To me, faith is much more than religion. Everybody bases their actions on faith: Those scientists at the CERN underground testing site in Switzerland, they believe what they are doing.
When you are not sure about something, but nevertheless base your life on it, it is faith. It may be what you regard as an ethical challenge.
Jacobsen: I agree that faith does not have to be dressed in the “clothing” of classical religion. It may be faith in each other, faith in our ability to make changes, faith in a vision of society. Even Einstein had a faith.
Somehow, faith is counterposed to rationality. But rationality would not work without some kind of faith. Even to strictly rational individuals, it is a precondition to create meaning in life, to explain existence and to find ways to develop.
That is important to debate. To stage a debate on that would be classical non-formal adult education, for example a debate between some of the icons of rationality and some church leaders.
Grishauge: Of course, there would be room for such a debate at Heavenly Days.
Really receptive – ready to listen
Jacobsen: A hypothetical role for AOF at Heavenly Days would be to confront Christianity and other religions with counter-images and counter-poles. That is our didactic method.
It may be a debate with Muslims about their much more aggressive attitude towards non-believers than towards other religions. It may be the question of faith without religion – or religion contra fear of religion.
In order to make it possible for associations like AOF to be part of Heavenly Days, the churches and the Christian communities must be seriously open for dialogue.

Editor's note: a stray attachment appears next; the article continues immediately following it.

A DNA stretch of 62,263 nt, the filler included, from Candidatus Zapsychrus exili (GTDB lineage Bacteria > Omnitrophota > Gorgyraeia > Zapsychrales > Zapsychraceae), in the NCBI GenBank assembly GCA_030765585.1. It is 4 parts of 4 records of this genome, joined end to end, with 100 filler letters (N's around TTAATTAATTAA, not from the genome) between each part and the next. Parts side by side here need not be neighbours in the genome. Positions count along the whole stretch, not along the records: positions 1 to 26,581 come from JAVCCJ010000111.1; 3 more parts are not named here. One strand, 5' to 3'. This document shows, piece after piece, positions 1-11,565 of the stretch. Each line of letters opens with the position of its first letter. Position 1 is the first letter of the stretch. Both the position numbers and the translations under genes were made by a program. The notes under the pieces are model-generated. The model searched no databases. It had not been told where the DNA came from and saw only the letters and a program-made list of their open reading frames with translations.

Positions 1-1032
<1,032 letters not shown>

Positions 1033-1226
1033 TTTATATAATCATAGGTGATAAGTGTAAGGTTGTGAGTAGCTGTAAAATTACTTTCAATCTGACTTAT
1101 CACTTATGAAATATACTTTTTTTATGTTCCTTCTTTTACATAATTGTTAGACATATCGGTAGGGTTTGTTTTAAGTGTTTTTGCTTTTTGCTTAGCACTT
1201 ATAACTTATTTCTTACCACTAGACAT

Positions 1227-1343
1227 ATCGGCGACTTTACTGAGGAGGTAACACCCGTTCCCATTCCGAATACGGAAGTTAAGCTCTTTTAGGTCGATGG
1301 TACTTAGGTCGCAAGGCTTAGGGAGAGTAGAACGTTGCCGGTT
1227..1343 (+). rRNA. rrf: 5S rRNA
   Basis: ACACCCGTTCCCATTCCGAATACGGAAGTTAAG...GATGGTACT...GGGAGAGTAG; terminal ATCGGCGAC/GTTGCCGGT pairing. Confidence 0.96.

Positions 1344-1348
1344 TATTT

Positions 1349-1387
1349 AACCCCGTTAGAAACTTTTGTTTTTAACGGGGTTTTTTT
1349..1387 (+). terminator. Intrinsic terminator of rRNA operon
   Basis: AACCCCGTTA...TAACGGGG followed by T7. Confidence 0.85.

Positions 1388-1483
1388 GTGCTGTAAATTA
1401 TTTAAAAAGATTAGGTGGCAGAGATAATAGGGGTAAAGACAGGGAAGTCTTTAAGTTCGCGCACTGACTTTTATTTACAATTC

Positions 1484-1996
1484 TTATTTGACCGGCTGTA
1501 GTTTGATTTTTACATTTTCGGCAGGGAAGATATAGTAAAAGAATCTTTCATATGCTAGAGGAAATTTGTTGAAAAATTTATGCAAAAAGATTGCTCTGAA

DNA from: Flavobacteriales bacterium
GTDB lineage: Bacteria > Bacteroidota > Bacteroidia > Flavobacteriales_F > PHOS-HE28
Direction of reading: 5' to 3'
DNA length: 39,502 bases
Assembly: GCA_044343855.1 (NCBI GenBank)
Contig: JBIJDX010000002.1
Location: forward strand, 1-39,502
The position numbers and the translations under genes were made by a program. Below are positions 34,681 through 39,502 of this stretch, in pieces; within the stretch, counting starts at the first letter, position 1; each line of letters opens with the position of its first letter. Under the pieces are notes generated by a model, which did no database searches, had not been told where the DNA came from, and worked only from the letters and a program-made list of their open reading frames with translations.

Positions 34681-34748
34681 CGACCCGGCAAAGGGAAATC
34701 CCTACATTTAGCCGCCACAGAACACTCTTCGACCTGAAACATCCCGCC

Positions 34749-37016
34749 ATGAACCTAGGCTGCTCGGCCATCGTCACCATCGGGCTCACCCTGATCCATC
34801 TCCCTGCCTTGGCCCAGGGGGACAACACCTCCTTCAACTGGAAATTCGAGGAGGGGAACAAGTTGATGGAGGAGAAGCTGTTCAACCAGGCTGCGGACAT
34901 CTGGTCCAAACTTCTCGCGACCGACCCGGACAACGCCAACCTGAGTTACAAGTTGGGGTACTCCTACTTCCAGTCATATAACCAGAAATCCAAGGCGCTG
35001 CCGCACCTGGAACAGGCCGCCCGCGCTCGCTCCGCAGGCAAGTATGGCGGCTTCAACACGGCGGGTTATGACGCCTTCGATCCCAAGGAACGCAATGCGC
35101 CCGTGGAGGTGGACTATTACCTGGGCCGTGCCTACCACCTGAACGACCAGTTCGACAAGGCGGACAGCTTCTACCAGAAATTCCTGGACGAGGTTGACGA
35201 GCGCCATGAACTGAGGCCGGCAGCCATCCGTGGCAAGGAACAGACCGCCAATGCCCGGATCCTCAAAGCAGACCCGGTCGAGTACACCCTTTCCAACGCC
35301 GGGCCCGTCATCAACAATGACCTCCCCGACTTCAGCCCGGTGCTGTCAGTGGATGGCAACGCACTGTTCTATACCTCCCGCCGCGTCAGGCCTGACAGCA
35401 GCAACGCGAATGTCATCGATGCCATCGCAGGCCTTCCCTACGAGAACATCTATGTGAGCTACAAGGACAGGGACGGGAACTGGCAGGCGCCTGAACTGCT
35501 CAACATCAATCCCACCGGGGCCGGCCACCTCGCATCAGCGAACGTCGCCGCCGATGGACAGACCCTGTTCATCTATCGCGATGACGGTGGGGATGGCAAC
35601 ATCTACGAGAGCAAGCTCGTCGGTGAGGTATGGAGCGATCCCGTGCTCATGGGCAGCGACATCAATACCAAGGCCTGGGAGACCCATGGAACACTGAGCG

John Meinert Jacobsen thinks true dialogue is possible only if both sides let down their guard
Grishauge: The programme will show that. But it is hard to make a signal of inclusiveness if all event organisers are from the Christian family.
Jacobsen: It is not just a question of letting non-Christian organisations in. The church people must be open for dialogue, receptive and willing to learn – without a defensive, apologetic or missionary attitude.
This must be clear from the topics of the debate and the forms of the debate and in statements from central church organisers.
Grishauge: We really try to do that.
Jacobsen: There must be room for debating the extremely conservative morals of parts of the churches, for example on women’s rights and minority sexualities. Christianity never really distanced itself from its historic support of slavery.
Grishauge: Why don’t the AOF organise a debate about historic and modern slavery as it takes place in the brothels and restaurants of Copenhagen?
Almost everything is possible. I think you should go home and give it another thought.
Jacobsen: I will do that.
Grishauge: The fee for one hour in one of the festival tents on a square in Copenhagen is only 200€!